It wasn't a disapproval of premarital sex, of course. That was all well and good; you just had to stop and do the paperwork (so to speak) at each step along the way. To avoid a rape charge the next day, I reckon.

I've always thought keeping your pants on before you were married was a better solution to the problem, really, but that would be to impose a moral system on the whole enterprise, heaven forbid.

Anyway, though surprising that any college had put such a silly rule in place, it's not surprising it was Antioch that did it. Liberal bastion they:
The alma mater of Coretta Scott King, "Twilight Zone" creator Rod Serling and two Nobel Prize winners, Antioch College doesn't grade classes, encourages students to develop their own study plans and combines academic learning with experience through a co-op program in which students leave campus to work in various fields.

The reasons for their current problem confuse me a little. I simply don't expect 150-year-old colleges with their reputation(?) to leak students so badly. But I've read it could be from the administration's losing focus on the college and branching out too far with...well, "branch" campuses and other programs.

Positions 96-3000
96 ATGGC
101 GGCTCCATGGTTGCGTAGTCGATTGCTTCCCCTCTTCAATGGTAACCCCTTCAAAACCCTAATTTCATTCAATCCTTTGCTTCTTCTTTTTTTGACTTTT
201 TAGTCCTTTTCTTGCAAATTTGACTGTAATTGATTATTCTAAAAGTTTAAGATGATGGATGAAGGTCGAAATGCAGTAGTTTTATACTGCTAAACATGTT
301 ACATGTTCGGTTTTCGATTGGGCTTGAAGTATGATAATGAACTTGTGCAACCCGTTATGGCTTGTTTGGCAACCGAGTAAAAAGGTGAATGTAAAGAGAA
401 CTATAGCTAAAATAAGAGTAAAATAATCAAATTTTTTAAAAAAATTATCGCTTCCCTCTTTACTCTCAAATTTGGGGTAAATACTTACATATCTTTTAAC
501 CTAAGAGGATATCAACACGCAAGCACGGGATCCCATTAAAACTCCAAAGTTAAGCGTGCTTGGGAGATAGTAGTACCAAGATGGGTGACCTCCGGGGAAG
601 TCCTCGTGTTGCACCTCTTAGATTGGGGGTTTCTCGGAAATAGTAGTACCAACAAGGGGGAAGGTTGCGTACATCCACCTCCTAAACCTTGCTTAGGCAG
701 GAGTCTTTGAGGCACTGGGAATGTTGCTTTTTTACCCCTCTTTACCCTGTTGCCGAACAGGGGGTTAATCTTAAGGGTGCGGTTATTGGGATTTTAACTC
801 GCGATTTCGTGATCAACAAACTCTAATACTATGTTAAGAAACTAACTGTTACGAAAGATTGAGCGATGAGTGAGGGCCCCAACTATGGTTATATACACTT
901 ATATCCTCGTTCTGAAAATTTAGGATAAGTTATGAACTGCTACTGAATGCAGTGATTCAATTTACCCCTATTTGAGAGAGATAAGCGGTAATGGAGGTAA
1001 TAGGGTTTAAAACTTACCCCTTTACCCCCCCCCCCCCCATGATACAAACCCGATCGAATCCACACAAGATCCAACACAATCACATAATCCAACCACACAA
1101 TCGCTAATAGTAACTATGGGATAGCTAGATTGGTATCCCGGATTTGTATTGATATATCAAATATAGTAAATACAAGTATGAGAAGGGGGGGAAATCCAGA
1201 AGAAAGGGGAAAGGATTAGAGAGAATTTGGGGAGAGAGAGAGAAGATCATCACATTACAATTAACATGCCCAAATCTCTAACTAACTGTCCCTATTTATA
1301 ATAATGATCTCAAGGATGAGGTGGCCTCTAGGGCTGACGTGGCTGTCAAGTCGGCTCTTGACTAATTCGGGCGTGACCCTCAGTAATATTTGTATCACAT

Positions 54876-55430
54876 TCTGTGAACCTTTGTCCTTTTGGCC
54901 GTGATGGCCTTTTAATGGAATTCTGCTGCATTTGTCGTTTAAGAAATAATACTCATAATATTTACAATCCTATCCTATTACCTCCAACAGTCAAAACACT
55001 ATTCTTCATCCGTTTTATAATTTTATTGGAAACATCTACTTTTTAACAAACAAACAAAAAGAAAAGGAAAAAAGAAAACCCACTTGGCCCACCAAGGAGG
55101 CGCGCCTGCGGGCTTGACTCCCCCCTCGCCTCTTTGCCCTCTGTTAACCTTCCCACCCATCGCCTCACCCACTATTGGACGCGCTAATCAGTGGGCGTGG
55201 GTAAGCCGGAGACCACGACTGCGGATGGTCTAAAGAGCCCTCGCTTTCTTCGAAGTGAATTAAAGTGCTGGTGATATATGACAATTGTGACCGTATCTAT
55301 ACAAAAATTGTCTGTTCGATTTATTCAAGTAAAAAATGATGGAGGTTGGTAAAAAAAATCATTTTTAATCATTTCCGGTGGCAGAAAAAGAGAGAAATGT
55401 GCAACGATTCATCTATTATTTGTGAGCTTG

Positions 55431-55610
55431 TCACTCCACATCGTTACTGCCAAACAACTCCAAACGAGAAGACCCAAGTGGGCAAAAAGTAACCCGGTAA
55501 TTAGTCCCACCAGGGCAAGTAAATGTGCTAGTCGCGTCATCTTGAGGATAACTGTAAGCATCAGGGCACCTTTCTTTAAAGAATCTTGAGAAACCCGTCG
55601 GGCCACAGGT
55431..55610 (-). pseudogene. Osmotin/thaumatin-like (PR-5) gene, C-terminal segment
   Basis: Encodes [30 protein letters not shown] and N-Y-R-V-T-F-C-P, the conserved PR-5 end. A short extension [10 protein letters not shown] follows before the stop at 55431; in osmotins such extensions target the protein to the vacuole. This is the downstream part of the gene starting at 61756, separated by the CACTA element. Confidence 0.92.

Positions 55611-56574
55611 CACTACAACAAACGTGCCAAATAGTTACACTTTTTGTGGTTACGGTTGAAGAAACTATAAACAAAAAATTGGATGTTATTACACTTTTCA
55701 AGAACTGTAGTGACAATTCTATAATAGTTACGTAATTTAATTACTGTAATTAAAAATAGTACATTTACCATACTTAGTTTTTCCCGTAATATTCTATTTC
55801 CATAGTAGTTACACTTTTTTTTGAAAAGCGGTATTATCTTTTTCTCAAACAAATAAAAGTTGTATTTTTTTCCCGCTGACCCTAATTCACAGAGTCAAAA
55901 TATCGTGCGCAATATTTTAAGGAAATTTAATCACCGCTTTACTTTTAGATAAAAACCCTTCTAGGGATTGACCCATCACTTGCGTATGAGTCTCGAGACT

Link for Pakistan post

I forgot to link below. Here's the BBC story on Bhutto calling for protests against Musharraf's emergency rule. I reckon the big news is her split from Musharraf, after their earlier negotiations for her return.

The trouble in Pakistan

Grrr. Musharraf is breaking promises again, or it sure seems like it. Is it a coincidence that his declaration of martial law occurs just as Bhutto has returned for a revived political career?